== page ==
Online movie recommendations are generated by grouping users with similar interests into the same category. The recommendation list in streaming hubs like LikewiseTV is also based on user reviews. These reviews contain more detailed information than browsing history and can express user sentiment. Therefore, these reviews can be a key component in determining whether a movie is recommended or not. Recommendation systems have been around for a while and have helped make people’s lives easier. Recommender systems are algorithms that try to propose to consumers relevant objects (items being books to read, goods to buy, music to listen to, or in our instance, movies to watch).

Sentiment Analysis

We can improve the preliminary movie recommendation list by analyzing the sentiment of movie reviews. For this purpose, we can use an implicit sentiment analysis technique that involves building a lexicon based on the field of movies. For example, if a movie is rated very positively, its reviewer will be more likely to recommend it to other users.

This study applies new feature extraction techniques and hybrid deep-learning techniques for sentiment analysis. We also exploit the strengths of BERT and incorporate sentiments into recommender systems. This approach has many potential applications, such as improving the performance of recommendation systems.

Unimodal Recommendation Schemes

In recent years, movie recommendation systems have evolved remarkably, with new, complex ways of building recommendation systems. The emergence of these new technologies has made earlier models obsolete. Today, vector-based search algorithms are sweeping the industry.

Despite the various types of recommendation systems, a common characteristic of all these systems is that they support multimodality. For example, an image may have information that cannot be conveyed in a text, affecting a user’s decision to view or skip a particular movie. A movie recommendation system that includes image features also improves the ability of users to understand a movie’s nuances and characteristics.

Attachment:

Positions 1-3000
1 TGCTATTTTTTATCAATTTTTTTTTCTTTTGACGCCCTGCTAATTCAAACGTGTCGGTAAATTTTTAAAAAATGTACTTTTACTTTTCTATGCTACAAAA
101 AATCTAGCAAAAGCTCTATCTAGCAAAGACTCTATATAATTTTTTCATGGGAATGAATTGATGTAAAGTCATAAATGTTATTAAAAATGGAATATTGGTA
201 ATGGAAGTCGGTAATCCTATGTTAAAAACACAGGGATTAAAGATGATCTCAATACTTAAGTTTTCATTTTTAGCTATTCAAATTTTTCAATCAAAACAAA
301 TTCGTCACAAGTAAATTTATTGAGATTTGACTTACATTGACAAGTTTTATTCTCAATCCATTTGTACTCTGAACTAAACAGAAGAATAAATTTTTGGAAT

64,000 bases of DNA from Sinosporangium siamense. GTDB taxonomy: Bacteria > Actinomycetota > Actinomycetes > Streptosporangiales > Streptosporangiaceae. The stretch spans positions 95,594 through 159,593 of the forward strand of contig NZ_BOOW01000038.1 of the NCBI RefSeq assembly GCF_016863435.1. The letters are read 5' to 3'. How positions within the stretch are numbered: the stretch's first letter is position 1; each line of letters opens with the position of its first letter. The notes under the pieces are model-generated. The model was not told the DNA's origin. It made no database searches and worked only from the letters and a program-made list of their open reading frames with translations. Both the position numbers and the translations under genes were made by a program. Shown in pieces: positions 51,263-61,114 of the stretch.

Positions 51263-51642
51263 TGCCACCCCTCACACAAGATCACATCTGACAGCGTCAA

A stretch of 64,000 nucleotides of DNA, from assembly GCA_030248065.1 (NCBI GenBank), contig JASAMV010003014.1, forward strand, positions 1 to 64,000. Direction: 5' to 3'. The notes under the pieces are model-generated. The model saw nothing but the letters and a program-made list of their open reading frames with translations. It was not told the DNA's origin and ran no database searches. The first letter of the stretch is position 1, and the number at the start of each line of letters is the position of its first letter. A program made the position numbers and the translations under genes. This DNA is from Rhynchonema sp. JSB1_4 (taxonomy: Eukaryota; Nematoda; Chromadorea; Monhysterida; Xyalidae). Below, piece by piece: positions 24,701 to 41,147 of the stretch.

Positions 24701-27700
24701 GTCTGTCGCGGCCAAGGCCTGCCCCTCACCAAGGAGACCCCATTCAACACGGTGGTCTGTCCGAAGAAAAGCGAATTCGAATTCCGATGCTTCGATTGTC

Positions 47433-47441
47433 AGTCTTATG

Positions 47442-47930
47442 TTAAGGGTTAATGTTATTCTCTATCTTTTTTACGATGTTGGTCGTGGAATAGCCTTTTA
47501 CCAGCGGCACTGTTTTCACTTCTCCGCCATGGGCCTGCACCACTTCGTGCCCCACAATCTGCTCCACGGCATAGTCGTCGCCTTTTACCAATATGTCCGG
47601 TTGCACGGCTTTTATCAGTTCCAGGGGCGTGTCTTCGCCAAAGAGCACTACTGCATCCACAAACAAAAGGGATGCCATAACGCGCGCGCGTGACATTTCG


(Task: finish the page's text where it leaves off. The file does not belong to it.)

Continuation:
Content-Based Filtering

Rather than relying on generalized suggestions, content-based filtering for movie recommendations draws upon data from several users. This is done by comparing user preferences, such as genre and popularity, with data about a film’s production house, director, and lead actors. The system finds movies similar to the selected title based on these factors.

Content-based recommenders generate recommendations based on similar users’ viewing and watching habits. The underlying concept is that a user prefers certain movies based on their past preferences. This approach can also be applied to collaborative filters, such as movie recommendation systems. Content-based recommenders can learn about user preferences by assigning similarity scores to items in their database. Different techniques can be used for this purpose, including cosine similarity, Pearson similarity, Dot Product, and Euclidian distance. These methods work by assigning similarity scores to data points and using the similarity scores to determine the best recommendation. The algorithm can then compare the items that are similar based on these scores.

Collaborative Filtering Approach

This strategy is predicated on the notion that the user evaluates, and the system will suggest other films that the user has not seen but that other users like our test user have watched and enjoyed. The User-to-User Collaborative Filtering Approach is the name given to this kind of collaborative filtering strategy since we identify users who are similar to our users.

We take into account the movies that both users have watched and their ratings of those films to determine whether or not the two users are comparable. Thus, based on similar user ratings, we may anticipate the ratings a user who hasn’t seen the movie yet will give it by examining factors in common.

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